In response to the impacts and challenges posed by covid-19 to aviation, the Prime Minister rightly established the global travel taskforce to consider further how Government can support the sector. When will it likely report, and may we have a statement at that time?
I share my hon. Friend’s concerns. The global aviation sector has suffered exceptionally badly from the pandemic, and it is right that we find ways to support aviation in Britain. On
May we have a debate in Government time on encouraging people to participate in the civic process? If we did so, it would be an opportunity for me to encourage my constituents in Broomhouse, Mount Vernon and Baillieston to object to the planning application from Patersons to increase both the capacity and the lifecycle of a site that has blighted the residents of my constituency for many years.
The hon. Gentleman is absolutely right to raise these sorts of issues on the Floor of the House. It is one of the opportunities that we have as Members—to make it clear that we have concerns about local decision making. He is being an active champion for his constituents. It may not surprise him to know that I do not know the details of the planning issue at hand, but he has raised it on the Floor of the House successfully.
Earlier this week, I received a letter from Forrester Boyd, which is a major chartered accountancy company that serves my constituency. It has drawn my attention to the fact that the major banks are refusing or holding long delays in opening new accounts for businesses and the self-employed. At a time when many businesses are having to diversify and new ones are setting up to meet specific needs during the pandemic, this is an intolerable situation. Could I ask the Leader of the House if he could arrange for a Minister to come to the Dispatch Box, show how much the Government deplore this situation and urge the banks to provide a decent service to new businesses?
I am exceptionally glad that my hon. Friend has raised this matter, because I have had exactly the same issue in my own constituency. I had thought that it was a one-off, with just one or two people getting in touch to say that they could not open business accounts, but it is clear from my hon. Friend that this is a more widespread problem. As the Leader of the House, it is difficult to raise issues on one’s own behalf as full-throatedly as one can sometimes from the Back Benches, so my hon. Friend raising the matter gives me the opportunity to raise it more full-throatedly. The Government have always made it clear to lenders that they should be open to new customers if that is operationally possible for them. I hope that the banks will ensure that they are able to do so, although they are, of course, operationally independent.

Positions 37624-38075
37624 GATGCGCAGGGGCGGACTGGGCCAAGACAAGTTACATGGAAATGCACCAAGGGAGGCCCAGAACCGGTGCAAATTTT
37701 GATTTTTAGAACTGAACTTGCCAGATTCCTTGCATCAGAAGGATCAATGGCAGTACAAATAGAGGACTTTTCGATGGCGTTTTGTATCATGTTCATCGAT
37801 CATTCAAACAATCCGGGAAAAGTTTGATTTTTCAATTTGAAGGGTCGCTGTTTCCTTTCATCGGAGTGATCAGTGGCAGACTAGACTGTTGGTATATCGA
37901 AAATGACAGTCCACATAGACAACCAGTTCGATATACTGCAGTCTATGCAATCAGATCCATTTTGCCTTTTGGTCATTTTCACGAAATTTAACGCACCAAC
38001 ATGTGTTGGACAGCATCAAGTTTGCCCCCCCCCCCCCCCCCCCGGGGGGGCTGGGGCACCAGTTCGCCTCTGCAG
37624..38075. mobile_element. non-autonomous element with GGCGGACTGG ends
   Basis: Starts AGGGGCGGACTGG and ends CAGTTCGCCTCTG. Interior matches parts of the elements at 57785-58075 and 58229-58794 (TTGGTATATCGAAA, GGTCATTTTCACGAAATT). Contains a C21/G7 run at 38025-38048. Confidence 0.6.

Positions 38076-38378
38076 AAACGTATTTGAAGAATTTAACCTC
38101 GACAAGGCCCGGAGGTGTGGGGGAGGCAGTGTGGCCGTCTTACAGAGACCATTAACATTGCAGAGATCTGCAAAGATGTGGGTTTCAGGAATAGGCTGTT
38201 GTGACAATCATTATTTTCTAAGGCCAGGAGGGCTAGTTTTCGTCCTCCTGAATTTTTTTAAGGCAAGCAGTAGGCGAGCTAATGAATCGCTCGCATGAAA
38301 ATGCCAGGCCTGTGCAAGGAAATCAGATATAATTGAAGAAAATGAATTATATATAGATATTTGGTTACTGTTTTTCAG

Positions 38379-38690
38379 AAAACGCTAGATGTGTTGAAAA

Bath it is a world heritage site and its protection is of national importance. Currently, 40-tonne heavy goods vehicles can go over the grade 2 listed Cleveland bridge, causing structural damage on a regular basis. The Leader of the House, as my constituency neighbour, will know exactly the bridge I am talking about. In 2012, the council sought to establish an 18-tonne weight limit to fulfil its duty under the law to protect this heritage asset, but the Department for Transport said that the council could not do that. The Government’s preferred option is to resolve the issue via the Western Gateway transport board, but after eight years the people of Bath are still waiting. How do the Government intend to resolve the situation?